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October 27, 2023

A SEPTA strike may force Philly schools to go virtual – but the district prefers to avoid that scenario

A work stoppage next week would impact 55,000 students. With the possibility looming, Superintendent Tony Watlington broadly outlined the contingency plan

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SEPTA Strike Philly Schools Thom Carroll/for PhillyVoice

If SEPTA workers strike next week, the School District of Philadelphia says it will relax attendance requirements and possibly shifts schools to virtual learning.

If SEPTA workers strike next week, the School District of Philadelphia would relax attendance requirements for its students and potentially shift instruction to virtual learning. 

About 55,000 students rely on SEPTA to travel to and from school each week. Superintendent Tony B. Watlington Sr. said the district will be unable to provide transportation to all of them if Transit Workers Union Local 234 goes on strike Wednesday after its contract expires. 

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A strike would shut down the Broad Street and Market-Frankford subway lines, and all city bus and trolley routes.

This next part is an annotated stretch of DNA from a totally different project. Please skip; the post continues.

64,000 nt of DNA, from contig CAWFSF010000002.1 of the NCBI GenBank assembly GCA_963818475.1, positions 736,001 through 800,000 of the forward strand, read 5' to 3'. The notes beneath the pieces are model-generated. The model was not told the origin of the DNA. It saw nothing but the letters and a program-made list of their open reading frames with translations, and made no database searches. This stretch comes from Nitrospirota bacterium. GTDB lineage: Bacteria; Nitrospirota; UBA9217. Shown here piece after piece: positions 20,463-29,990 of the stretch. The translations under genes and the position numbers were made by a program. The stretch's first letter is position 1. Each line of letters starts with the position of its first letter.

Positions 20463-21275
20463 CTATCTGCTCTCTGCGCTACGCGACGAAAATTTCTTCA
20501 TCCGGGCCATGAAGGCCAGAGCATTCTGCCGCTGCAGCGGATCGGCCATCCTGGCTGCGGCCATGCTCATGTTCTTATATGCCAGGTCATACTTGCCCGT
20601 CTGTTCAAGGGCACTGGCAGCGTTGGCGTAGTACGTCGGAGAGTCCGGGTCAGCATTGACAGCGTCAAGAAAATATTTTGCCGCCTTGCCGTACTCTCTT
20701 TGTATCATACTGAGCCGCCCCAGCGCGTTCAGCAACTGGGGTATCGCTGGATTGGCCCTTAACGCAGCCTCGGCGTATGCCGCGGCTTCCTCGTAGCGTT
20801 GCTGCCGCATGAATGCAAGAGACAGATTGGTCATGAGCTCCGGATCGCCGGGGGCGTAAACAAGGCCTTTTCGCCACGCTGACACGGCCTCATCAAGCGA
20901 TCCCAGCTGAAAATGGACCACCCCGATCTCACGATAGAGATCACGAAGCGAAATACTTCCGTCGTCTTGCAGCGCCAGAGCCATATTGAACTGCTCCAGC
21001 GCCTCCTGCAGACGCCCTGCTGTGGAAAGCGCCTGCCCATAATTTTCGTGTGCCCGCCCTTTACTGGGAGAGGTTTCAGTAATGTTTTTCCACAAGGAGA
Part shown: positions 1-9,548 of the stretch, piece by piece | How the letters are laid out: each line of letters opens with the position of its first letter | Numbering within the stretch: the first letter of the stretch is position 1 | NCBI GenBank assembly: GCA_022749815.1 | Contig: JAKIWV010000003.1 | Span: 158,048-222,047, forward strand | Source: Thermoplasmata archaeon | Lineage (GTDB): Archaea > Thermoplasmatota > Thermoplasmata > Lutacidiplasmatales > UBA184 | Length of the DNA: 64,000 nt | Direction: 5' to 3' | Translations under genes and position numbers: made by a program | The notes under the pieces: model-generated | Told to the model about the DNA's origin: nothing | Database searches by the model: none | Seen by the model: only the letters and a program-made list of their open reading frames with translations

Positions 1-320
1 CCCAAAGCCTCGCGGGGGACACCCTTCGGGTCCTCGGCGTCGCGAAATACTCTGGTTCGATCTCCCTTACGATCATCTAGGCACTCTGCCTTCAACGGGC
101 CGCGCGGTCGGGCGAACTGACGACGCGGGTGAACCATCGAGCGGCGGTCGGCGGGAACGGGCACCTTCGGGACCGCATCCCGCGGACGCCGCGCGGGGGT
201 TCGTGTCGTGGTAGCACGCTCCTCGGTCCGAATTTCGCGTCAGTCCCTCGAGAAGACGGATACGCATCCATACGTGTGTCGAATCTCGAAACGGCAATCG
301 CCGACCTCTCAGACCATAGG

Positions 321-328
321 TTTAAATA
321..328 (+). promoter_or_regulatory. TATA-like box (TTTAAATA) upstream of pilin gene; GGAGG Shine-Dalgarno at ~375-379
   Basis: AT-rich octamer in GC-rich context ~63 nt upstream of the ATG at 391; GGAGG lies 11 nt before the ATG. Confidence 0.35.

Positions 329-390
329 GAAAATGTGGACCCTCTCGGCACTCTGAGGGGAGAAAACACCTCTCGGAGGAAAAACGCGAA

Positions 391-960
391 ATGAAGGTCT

In that case, students who arrive late or miss school due to SEPTA-related transportation issues will be excused with notes from their parents, Watlington said. Employees who rely on public transportation may be temporarily reassigned to other schools. Extended overtime and relaxed start and end times also are being considered as possible solutions to mitigate staffing shortages. 

Watlington said he prefers to maintain in-person learning, but he said some – or all – schools may switch to hybrid or completely virtual instruction due to staffing difficulties and other challenges caused by a strike.

The district will continue providing grab-and-go meals and technology services amid a possible strike, he said. 

Watlington said he will provide another update on Tuesday. 

SEPTA has advised riders to prepare for a possible strike by detailing the modes of transit and routes that would be affected. 

Under a strike, the Norristown High-Speed Line and Regional Rail trains would still operate. So would suburban buses and trolleys, but those that include stops in Philadelphia would have alterations. Regional Rail trains are expected to keep their normal schedules. 

The most recent SEPTA workers strike shut down buses, trolleys and subways for six days in 2016. 

Local 234 members voted to authorize a strike earlier this month. Workers want pay increases that account for inflation, higher wages for newer employees and a safer working environment.